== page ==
The term "special prosecutor" first came into use in the United States during the Teapot Dome scandals of 1920s, when Calvin Coolidge appointed outside lawyers to look into the corrupt land-leasing practices of federal officials. Special prosecutors were given more official status in the aftermath of Watergate, when Richard Nixon finagled the firing of the one assigned to investigate him. The Ethics in Government Act of 1978 called for the position of "special prosecutor" to be separate from the executive and legislative branches and to be appointed by a three-member panel of judges from the U.S. Court of Appeals. The act also gave special prosecutors the power to issue subpoenas, start grand jury proceedings, hire a staff, use the resources of the Department of Justice and FBI, and get a security clearance if needed. (Later, the name "special prosecutor" would be officially changed to "independent counsel.")
The Supreme Court upheld the law governing special prosecutors in 1988, but Congress let it expire in 1999 in the wake of Kenneth Starr and the Clinton investigation. In its place, the Department of Justice created regulations allowing for the selection of a "special counsel" on those occasions when there's a conflict of interest within the department. (Patrick Fitzgerald, who led the Northern Illinois U.S. attorney's office, was appointed under those regulations to investigate the Valerie Plame affair.) Unlike the independent counsels that came before, a special counsel serves at the pleasure of the attorney general's office, so he doesn't enjoy the same strict separation from the executive branch.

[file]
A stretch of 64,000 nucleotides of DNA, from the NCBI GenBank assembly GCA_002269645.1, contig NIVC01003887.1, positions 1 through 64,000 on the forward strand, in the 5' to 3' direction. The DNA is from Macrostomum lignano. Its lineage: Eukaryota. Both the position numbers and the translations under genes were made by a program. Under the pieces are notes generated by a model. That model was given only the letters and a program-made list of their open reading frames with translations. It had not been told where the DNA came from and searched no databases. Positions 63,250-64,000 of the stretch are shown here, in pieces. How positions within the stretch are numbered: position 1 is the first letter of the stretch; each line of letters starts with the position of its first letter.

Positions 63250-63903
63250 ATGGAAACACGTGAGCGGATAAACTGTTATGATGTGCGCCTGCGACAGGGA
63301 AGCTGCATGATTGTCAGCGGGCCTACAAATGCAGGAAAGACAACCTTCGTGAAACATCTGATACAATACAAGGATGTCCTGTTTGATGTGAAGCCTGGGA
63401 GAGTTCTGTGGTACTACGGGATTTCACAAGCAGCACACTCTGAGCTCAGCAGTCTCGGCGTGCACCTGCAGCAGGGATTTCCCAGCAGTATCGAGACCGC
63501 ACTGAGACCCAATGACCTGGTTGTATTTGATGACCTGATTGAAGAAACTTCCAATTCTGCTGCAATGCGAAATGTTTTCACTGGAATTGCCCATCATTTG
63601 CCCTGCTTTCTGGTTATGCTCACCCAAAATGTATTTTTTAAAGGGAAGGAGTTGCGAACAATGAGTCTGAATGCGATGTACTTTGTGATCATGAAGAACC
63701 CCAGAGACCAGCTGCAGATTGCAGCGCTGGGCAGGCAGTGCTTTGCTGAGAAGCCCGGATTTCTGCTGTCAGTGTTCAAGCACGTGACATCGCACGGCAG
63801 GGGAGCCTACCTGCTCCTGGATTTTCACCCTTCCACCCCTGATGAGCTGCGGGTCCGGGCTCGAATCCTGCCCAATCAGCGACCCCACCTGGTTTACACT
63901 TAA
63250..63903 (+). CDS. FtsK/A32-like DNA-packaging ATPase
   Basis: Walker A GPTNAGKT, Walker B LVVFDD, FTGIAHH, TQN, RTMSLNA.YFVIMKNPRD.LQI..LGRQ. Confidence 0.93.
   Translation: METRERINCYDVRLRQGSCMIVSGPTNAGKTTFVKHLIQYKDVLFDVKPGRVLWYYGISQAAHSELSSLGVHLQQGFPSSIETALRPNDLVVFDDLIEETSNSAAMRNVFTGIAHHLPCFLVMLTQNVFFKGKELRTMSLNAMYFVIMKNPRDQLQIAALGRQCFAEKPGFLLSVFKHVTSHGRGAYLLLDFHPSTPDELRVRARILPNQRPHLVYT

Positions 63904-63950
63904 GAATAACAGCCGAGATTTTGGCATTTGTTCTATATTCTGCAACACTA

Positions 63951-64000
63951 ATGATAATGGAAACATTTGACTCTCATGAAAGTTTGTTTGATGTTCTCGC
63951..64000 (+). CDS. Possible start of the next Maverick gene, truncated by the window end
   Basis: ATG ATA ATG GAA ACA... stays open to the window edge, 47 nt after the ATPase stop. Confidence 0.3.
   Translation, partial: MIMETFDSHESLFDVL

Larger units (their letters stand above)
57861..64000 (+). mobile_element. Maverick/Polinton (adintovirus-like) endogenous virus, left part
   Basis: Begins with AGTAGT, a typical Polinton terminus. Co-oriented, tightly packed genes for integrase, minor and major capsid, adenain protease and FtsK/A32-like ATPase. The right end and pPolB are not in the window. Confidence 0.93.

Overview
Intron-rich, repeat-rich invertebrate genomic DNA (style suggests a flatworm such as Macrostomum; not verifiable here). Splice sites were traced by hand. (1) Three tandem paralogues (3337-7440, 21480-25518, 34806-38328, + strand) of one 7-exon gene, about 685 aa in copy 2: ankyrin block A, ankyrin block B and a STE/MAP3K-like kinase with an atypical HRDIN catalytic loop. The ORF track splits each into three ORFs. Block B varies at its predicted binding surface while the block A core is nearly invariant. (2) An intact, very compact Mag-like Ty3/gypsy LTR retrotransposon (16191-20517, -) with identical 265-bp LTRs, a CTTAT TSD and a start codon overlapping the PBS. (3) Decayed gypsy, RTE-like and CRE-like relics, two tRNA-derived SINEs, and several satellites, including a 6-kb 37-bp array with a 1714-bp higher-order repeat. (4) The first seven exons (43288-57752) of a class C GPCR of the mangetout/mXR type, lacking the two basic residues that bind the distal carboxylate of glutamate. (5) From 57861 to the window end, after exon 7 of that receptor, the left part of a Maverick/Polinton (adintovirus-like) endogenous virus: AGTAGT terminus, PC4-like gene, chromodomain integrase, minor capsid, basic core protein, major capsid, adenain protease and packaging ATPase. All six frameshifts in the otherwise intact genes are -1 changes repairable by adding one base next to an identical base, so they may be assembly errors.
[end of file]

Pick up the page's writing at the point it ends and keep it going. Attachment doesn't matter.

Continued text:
As for prosecutor Nora Dannehy, she will be a "special attorney."
A "special prosecutor" is an outside lawyer brought in to investigate a government official accused of wrongdoing. He or she isn't directly accountable to the people or agency under investigation, avoiding the potential conflict of interest that a regular prosecutor would have. But Dannehy comes from within the Department of Justice and will report directly to the attorney general and his deputy: Technically, she's a "special attorney," rather than a special prosecutor. That means she was appointed under a section of the U.S. code that allows the government to assign department lawyers to cases outside their home district. Dannehy lives in Connecticut but will be acting under the power of the U.S. attorney for the District of Columbia.